Home / Budget / Budget Expectations /  Crypto taxation, hike in 80C limit: Market expectations from Budget 2022
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Ahead of the upcoming Union Budget on 1 February, all eyes would be on how the Centre balances out populist measures while walking the tightrope of fiscal consolidation.

While the corporate community is expecting some major announcements, which will enable them to reset their growth agenda, individual taxpayers are hoping some more disposable income in their hands to invest and consume more.

Union Finance Minister Nirmala Sitharaman will present her fourth Union Budget on Tuesday. As the country works towards a $5 trillion economy by 2025, and with just two days to go for the Union Budget 2022-23, take a look at top five market expectations on direct and indirect taxes. 


- 80C deduction available up to 1.5 lakh a year be revised upwards significantly

- To make the optional concessionary tax regime, which came into effect from April 2021, more acceptable, raise the threshold 15 lakh income for laying peak 30% tax rate

- As Web 3.0 unfolds, crypto assets encompassing a wide array of digital assets like non fungible tokens, wrapped asset token etc, will gain tremendous traction. it is being expected that a specialised regime for taxation of cryptocurrency will be introduced in the budget

- The burden of the long-term capital gains tax (LTCG), introduced vide Finance Act 2018, has somewhat dented investor confidence. Major economies do not have LTCG tax. In India too, it is expected that LTCG on the sale of Indian-listed equity shares will be exempted as it would boost investment through the stock exchange. 

- Indian corporates are expecting that the entire amount, or an appropriate proportion of expenditure incurred for helping the society and employee welfare during COVID-19 will be allowed as deductible expenditure. Also, the government is expected to reduce the tax rates for companies engaged in R&D activities to 15 per cent or less and allow weighted deduction on in-house R&D expenditure. 


- Rationalisation of Customs duty structure for EV and ancillary components, renewable energy generation devices and related components is likely. 

- Sector specific concessions for semi-conductor manufacturers with focus on exports is expected. 

- Budget allocations for the expansion of the PLI scheme for sectors such as leather and laminates; additional incentive schemes will also lure companies into setting up additional manufacturing in sectors that were not the focus in previous budgets and help reverse the impact of the pandemic.  

- The Centre is already reviewing 400 customs duty exemptions (as announced in the previous budget). The final list is expected to be proposed as part of the 2022 budget and industry is awaiting it so that there is no adverse impact on trade as a result of this exercise.  

- Extension of customs duty exemption on goods imported for testing, and setting up of a customs dispute resolution forum, ease compliances under customs, and integration of the current ICEGATE, DGFT and SEZ online portal into a common digital platform.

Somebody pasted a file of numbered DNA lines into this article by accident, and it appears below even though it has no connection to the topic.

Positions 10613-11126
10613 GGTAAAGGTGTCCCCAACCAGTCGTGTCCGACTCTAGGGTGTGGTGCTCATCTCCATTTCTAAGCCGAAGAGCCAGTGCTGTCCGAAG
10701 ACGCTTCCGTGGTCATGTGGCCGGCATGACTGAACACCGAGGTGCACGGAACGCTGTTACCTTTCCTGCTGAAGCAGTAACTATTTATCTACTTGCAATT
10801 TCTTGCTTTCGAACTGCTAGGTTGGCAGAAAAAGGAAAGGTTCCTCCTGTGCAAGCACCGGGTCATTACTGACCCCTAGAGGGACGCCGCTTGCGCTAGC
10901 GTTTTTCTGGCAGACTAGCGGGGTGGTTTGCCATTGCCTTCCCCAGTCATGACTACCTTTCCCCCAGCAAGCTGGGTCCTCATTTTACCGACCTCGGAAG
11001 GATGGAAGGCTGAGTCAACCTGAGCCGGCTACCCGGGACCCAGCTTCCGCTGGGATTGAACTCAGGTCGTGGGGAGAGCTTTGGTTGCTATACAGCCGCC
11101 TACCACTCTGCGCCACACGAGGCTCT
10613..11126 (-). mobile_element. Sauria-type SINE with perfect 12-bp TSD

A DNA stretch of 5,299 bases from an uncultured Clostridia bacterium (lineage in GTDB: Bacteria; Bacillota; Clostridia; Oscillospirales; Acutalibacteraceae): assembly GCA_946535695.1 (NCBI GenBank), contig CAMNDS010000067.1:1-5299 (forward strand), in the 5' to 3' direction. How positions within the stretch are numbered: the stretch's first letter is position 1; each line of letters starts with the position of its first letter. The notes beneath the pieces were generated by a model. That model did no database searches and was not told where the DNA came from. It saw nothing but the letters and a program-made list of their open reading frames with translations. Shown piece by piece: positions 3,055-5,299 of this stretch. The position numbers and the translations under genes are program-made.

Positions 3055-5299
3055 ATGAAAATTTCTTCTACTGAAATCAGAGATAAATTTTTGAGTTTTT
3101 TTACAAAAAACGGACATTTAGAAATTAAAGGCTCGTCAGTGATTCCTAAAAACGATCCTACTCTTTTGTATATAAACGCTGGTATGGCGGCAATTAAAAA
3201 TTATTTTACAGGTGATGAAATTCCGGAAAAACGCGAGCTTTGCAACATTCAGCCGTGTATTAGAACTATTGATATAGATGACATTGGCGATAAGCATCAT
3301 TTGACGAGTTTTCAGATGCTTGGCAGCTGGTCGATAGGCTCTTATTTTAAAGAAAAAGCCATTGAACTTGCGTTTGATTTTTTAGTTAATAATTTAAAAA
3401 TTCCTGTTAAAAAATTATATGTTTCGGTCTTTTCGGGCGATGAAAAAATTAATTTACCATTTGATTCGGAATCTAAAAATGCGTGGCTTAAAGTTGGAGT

What experts say

Speaking to news agency PTI, Nangia Andersen India Chairman Rakesh Nangia said notably, the top end of businesses as well as the upper middle class is doing sufficiently well, despite the indelible impact left by the coronavirus crisis. 

"India is witnessing real consumption problem as the less affluent segments have still not come out of their distressed situations. The budget's key focus must be to enable the ecosystem around job, income, and demand creation. There is also a need to address various challenges including the most important consideration viz. data protection faced by relatively newer sectors like telemedicine, tele lawyering and ed-tech," Nangia told PTI.

Deloitte India Partner Gokul Chaudhri said the budget is expected to provide relief to lower and middle-income earners with disposable income impacted due to inflation. 

Also, India has agreed to do away with equalisation levy (EL) and follow the multilateral solution in the form of Pillar 1 and 2 agreed between 137 member countries working at the OECD Inclusive Framework.

"It is expected that the budget will introduce necessary legislative framework to facilitate implementation of these and also lay down a road map for stakeholder consultation," Chaudhri added.

AMRG & Associates Senior Partner Rajat Mohan said while middle class expects higher disposal income to counter intensifying inflation, large corporates anticipate stability in tax structure, MSME desires availability of extra liquidity to fund business growth, and foreign investors expect a conducive business environment for long-term strategic investments from Budget 2022-23.

Nangia Andersen LLP Partner-Indirect Tax Samir Kapadia said if the Government earnestly wants to promote India as a manufacturing hub and pursue the policy of Atma Nirbhar Bharat, then the Government needs to take some pragmatic measures. 

"These measures, among other things may require, rationalizing the rate of primary inputs /intermediaries one hand; and on the other hand, increase the rate of finished products to provide a tariff protection to promote domestic manufacturing in India," Kapadia added.

Dhruva Advisors LLP Partner Sandeep Bhalla said the Media and Entertainment sector requires mammoth investments in digitisation, technology set up and distribution network.

The first part of the Union budget session of Parliament will be held from 31 January to 11 February and the second part of the budget session will take place 14 March to 8 April.

With PTI inputs

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